OK, you disagree. Am I sure that Armstrong's research and theory have been pretty decisively thumped? Well, yes, as the thumper I am pretty sure. Is it humanly possible that the money order is nevertheless bogus and part of an exceedingly elaborate conspiracy? Certainly it is possible. As a very experienced lawyer - which, I hasten to add, does not make me uniquely qualified in this matter by any means but does at least guarantee that I have some level of analytical skills and some understanding of the way that statutes and regulations are interpreted - I operate on the basis of evidence, logic, common sense, reasonable inferences and probabilities. Those factors tell me to a near-certainty that the money order is not bogus. But I realize that no amount of evidence, logic or common sense is going to carry any weight with those for whom 115-year-old postal instructions are regarded as decisive pieces of evidence. Honestly, who cares what I think, you think or Armstrong thinks? The money order either is or is not bogus. I believe I have put forth a pretty compelling case that Armstrong's research was less-than-stellar, that his arguments in regard to the money order are inconsistent with the evidence, logic and common sense, and that what we now see on the part of his defenders is after-the-fact grasping at straws. Those who do not find the case that I have put forth compelling will, for reasons having little to do with evidence, logic or common sense, never find it compelling. I am struck by how quickly this "discussion" is heading down the same path as previous ones, and I decline to keep beating my head against a brick wall.

Edited by Lance Payette

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Lance's view is merely Lance's opinion.

There is decisive evidence out there somewhere. Hundreds of millions of postal money orders were processed through the Federal Reserve System every year during the 1960's. Somewhere there are bank manuals, elderly postal or bank employees who were directly and knowledgably involved in the process, other processed money orders and similar resources that would settle once and for all whether punch card postal money orders were stamped by banks as they made their way through the Federal Reserve collection process and whether the "failure" of a this particular postal money order to bear any stamp other than the Klein's deposit stamp would have been fatal. This issue could be resolved by some diligent inquiry, but what fun would that be? It's far more fun - and far more likely to sell books - to speculate that a veritable team of FBI, Secret Service, Postal Service and Treasury Department officials were involved in an elaborate scheme of fabrication and deception. Has anyone noticed that the "evidence" Sandy now regards as dispositive in not the evidence on which Armstrong relied at all in formulating his claims? And that the "evidence" Armstrong did rely on has gone poof? And that massive new evidence to the contrary, such as the File Locator Number, has surfaced and been blithely ignored? As one who truly has no dog in this fight, I'm just following the evidence where it, logic, common sense, and reasonable inferences and probabilities seem to lead. If extraordinary claims require extraordinary evidence, I would respectfully suggest that the "evidence" on which you rely does not come close to the level of being "extraordinary." If the postal money order is such a critical issue, I would suggest that someone do the sort of diligent research that Armstrong should have done before making his claims and then get back to us. And I am emphatically not talking about vague and off-the-cuff questions to anonymous bank officials, which are then reported back to us with assurances in the vein of "Yeah, he really seemed to know what he was talking about, and he agreed with everything I said."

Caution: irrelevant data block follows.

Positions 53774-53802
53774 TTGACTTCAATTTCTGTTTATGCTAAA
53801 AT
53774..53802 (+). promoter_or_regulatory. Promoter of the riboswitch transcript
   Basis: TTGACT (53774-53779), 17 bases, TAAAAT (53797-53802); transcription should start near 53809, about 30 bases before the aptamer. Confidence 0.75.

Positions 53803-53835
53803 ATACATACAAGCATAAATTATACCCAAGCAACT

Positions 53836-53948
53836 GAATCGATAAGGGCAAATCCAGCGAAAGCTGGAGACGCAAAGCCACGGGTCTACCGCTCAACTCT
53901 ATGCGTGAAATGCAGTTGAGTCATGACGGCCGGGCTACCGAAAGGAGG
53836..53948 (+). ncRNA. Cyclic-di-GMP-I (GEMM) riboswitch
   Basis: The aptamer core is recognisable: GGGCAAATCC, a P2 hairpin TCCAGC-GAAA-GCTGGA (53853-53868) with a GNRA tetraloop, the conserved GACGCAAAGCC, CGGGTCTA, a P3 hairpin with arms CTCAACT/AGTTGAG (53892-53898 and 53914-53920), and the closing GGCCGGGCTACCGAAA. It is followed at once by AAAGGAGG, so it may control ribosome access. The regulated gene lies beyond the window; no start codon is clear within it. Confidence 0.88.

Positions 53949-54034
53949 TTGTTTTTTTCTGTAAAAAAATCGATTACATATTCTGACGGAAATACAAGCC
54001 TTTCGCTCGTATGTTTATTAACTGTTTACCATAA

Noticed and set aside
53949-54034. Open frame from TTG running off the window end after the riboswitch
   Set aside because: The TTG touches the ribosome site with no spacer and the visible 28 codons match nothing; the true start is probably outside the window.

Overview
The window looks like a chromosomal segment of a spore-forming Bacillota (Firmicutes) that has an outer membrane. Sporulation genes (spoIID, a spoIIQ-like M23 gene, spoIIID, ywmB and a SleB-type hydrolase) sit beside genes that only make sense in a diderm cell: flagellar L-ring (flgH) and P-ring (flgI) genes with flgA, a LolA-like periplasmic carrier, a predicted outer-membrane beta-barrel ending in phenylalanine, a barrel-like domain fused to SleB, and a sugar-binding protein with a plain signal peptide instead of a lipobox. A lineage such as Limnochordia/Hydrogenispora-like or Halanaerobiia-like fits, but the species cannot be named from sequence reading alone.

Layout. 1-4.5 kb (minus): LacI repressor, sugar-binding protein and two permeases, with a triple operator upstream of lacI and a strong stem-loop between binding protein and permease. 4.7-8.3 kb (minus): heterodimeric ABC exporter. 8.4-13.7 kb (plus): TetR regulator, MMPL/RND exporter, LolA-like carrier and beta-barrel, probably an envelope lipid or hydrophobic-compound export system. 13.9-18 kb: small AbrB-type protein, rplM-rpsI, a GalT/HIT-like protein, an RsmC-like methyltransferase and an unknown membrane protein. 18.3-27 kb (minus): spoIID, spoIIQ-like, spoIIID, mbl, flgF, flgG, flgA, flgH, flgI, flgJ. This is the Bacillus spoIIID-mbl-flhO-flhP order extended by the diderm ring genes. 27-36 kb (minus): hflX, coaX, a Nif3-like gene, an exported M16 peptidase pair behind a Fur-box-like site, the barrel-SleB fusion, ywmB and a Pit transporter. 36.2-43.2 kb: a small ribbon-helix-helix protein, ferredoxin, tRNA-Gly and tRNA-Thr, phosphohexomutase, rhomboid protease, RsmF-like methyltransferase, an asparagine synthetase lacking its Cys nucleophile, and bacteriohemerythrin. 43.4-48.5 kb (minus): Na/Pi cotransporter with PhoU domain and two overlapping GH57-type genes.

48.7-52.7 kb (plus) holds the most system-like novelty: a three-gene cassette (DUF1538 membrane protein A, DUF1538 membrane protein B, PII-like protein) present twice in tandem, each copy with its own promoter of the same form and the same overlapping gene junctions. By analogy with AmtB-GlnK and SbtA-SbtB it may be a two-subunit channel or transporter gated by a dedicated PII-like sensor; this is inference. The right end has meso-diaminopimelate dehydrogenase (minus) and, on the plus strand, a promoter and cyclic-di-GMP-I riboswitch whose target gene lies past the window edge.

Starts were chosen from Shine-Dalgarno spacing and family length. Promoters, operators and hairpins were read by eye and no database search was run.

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But I realize that no amount of evidence, logic or common sense is going to carry any weight with those for whom 115-year-old postal instructions are regarded as decisive pieces of evidence.

Lance,

You are misrepresenting how I regard the 1998 postal instructions I posted.

Just because those instructions accurately represented the way postal money orders were handled by banks up till 1951, as per Post Office Department regulations then in force; and just because they continued to accurately represent the way PMOs were handled post-1951, according to Federal Reserve Bank regulations; and just because they reflected accurately how Jon Tidd had described the handling of PMOs (which you described as "gibberish" IIRC), does not mean that I regard them as decisive pieces of evidence. I do, however, consider them to be supportive pieces of evidence. Highly supportive.

Edited by Sandy Larsen